Finally, the judges granted an honorable mention to Lee Juhyun of Myung Duk Foreign Language High School. Her essay was titled "The development of women's right in Korea from the Joseon dynasty to present: Focusing on Korean literature." Lee argues that women were treated equally during the 918-1392 Goryeo Dynasty. With the advent of Joseon and its reliance on neo-Confucianism as a societal system, women came under severe oppression. Strict rules governing women were institutionalized in the Gyeongguk Daejeon, a collection of the fundamental laws governing the kingdom. Lee makes several references to the oppression of women showing up in 17th- and 18th-century Korean poetry as well. Finally, modern feminist movements had their beginnings during the 1910-45 Japanese occupation of Korea, and have continued to the present. Although women's rights have advanced, there is still much work to be done.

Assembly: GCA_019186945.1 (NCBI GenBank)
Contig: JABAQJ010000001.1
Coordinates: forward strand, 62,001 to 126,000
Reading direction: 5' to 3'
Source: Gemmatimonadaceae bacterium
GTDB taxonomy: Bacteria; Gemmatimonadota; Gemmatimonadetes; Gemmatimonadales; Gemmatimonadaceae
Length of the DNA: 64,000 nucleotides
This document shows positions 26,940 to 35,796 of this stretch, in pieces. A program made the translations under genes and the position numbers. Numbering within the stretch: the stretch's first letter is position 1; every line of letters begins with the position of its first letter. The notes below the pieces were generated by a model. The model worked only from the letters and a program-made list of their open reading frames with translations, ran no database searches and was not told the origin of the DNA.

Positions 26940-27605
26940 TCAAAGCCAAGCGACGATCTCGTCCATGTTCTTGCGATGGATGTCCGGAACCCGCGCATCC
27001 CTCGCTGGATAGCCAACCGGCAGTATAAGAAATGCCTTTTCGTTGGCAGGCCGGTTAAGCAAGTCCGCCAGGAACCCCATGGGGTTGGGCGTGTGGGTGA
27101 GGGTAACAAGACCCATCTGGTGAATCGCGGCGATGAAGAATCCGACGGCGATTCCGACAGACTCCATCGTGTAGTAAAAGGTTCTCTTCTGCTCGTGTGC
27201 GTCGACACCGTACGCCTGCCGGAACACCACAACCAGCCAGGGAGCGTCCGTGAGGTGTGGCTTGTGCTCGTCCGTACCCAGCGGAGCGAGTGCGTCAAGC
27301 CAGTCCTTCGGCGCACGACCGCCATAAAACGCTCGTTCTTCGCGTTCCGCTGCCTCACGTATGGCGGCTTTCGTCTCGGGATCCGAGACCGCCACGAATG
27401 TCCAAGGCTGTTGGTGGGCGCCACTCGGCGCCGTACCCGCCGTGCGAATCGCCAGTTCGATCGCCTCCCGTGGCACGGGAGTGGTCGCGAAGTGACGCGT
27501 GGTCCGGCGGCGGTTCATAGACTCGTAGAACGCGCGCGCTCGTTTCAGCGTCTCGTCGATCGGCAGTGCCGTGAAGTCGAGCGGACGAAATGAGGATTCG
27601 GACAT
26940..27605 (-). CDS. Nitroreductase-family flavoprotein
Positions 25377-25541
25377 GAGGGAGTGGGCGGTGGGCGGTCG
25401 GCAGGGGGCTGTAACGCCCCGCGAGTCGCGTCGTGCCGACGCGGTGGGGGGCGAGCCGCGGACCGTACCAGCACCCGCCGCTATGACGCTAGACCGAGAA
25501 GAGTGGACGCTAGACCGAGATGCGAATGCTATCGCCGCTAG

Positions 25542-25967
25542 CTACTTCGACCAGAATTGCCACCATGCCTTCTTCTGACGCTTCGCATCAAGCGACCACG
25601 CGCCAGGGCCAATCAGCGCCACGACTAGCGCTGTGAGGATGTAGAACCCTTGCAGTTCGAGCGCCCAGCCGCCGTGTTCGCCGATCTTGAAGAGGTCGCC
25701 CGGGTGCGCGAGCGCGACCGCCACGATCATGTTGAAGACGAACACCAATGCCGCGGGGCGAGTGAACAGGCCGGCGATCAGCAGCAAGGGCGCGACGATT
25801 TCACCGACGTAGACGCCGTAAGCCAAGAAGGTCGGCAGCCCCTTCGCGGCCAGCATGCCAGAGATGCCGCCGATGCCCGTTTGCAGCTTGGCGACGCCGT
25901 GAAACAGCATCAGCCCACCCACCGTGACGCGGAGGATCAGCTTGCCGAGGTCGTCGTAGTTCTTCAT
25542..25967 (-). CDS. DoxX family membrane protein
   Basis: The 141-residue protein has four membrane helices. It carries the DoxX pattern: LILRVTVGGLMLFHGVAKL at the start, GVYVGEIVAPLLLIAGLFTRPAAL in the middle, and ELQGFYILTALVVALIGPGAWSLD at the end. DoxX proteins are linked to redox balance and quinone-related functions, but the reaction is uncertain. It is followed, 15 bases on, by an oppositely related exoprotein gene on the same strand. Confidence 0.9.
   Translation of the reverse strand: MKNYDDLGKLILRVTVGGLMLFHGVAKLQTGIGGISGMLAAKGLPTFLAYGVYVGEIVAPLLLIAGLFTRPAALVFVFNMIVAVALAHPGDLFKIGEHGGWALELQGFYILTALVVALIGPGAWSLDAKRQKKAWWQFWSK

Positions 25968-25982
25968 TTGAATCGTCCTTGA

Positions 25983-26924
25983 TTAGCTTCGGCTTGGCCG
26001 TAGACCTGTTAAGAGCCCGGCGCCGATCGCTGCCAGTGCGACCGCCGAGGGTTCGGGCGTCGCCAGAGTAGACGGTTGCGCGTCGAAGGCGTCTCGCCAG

RAS Korea is delighted to be able to sponsor this essay contest to further the work of the society in promoting all things Korean. Again, these four young people are congratulated with the highest acclaim for jobs well done. RAS Korea looks forward with high expectations for next year's contest.
This year's publication of Transactions also includes 10 more essays, including an essay on Korean poetic dissent by RAS Korea President Brother Anthony, a deconstruction of KBS' worldwide K-pop cover dance competition by CedarBough T. Saeji, the "K-pop doctor," plus the bloody history of Korean wolves as told by Robert Neff and a photo essay on Jeju shamanism by author Joey Rositano.
Steven L. Shields, a retired cleric, serves as a vice president of the Royal Asiatic Society Korea (www.raskb.com) and is a columnist for The Korea Times.